When it was first announced that Disney was going to be taking over the Star Wars Universe, I was a bit indifferent. I was happy with George Lucas and Lucasfilm and I was happy with Disney (“Tangled” is still one of my favorite films of all time). But when it was announced that Cartoon Network’s “Star Wars: The Clone Wars” was going to be ending abruptly after five seasons, six if you include what’s been released to Netflix, I was befuddled. The story was still going strong and many questions created by the series were left unanswered.
Though I still like Disney and am looking forward to “Star Wars: Episode VII” and “Star Wars: Rebels”, TCW’s successor, I admit the abrupt ending given to the “The Clone Wars” left me with a bittersweet taste in my mouth. Yes, stories can’t last forever, but as the YouTube video link above demonstrates, the show was still going strong for many viewers.
Alas, all good things must come to an end, even in a Galaxy Far, Far, Away…
Ending a story can be tricky. End it too late and you can leave your audience feeling bored and disinterested, like the story is dragging on with no end in sight. End it too soon and you can leave your audience scratching their heads wondering just what happened to this character and that character (the TV show “Flashforward” comes to mind for me on that one-I really, really wanted more than one season).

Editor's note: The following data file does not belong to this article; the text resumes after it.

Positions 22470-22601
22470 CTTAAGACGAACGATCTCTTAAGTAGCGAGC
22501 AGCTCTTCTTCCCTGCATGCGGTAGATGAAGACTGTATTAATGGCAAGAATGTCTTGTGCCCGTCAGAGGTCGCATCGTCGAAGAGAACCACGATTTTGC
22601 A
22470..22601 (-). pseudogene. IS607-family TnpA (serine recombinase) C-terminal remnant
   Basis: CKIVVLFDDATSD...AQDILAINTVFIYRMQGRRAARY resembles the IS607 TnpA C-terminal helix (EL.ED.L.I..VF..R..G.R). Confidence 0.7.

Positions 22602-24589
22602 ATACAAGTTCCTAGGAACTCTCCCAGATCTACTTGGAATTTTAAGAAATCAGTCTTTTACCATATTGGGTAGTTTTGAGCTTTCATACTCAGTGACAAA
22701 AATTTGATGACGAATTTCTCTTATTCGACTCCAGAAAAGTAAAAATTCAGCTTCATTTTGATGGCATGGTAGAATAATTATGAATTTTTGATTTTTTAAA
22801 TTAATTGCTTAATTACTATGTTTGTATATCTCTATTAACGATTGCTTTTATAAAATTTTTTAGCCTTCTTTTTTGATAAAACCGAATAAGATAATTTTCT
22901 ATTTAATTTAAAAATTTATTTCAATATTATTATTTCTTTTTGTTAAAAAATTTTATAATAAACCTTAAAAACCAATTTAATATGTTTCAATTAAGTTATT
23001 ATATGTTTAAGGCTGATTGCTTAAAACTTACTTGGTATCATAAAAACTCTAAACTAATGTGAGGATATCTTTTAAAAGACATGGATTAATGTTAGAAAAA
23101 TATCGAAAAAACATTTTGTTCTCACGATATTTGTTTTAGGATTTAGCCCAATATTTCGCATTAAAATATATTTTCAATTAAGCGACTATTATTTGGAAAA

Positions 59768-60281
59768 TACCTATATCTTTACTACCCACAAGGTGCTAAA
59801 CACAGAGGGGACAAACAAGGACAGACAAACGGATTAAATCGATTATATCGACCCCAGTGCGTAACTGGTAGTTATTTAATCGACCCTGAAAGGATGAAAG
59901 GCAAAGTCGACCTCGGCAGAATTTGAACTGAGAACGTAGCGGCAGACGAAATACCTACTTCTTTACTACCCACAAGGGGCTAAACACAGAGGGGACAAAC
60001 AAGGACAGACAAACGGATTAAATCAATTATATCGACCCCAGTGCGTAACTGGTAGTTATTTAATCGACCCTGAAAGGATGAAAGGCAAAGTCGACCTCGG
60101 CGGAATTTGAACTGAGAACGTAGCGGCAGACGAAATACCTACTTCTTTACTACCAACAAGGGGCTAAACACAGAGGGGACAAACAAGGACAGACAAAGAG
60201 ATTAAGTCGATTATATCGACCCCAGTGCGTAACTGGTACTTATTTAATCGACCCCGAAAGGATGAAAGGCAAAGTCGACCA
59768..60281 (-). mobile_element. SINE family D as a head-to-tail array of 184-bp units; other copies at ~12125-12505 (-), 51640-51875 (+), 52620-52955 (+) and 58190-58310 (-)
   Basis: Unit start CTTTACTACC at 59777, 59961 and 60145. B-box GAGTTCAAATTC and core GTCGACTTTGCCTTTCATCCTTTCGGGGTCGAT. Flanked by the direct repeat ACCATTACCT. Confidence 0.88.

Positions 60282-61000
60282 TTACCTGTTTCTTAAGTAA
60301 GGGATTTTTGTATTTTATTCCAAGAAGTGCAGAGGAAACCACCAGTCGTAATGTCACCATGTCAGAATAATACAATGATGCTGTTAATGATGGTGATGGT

And then comes the biggest problem: you can end it on the right timing, but if there are questions that haven’t been answered, the audience may find the ending bittersweet. One example of this is the show “Lost”. It was a popular show with a huge following, but after the series finale aired, many fans were left unsatisfied as many questions still hung in the air. (I’m still not quite sure what that smoke monster was, exactly.) Yet another example is “Mass Effect 3”. Though I’ve never played the game, I’ve heard many a gamer express their discontent over the ending of the otherwise successful trilogy.
Ending a story isn’t easy, as there have been countless examples of those who have tried and failed. And yet there are also examples of those who tried and succeeded. Many feel a good ending includes a lesson learned, a happy reunion, or an emotional farewell. All of those are true for certain stories. But for me, and I’m sure for many other audience members, a good ending provides closure. It makes the audience feel content that the conflict has been resolved and questions have been answered. There’s not too many great mysteries to be left in the air to drive the audience crazy for years to come (and if there is a mystery, there’s hope for a sequel, ha ha!)
As “The Clone Wars” has finished its course and transitions to “Rebels” in the Fall, I’ll admit I still have questions left by the show. What does Sidious plan to do with Darth Maul? Where did Ahsoka go, and how does Anakin handle her departure? Does Captain Rex disobey Order 66 or does he follow it like every other clone? Do things on Mandalore ever settle down? But even if these questions don’t get answered, I can at least watch the past episodes with a smile. Just like Lost, or maybe even Mass Effect 3, I can still enjoy the journey to the end.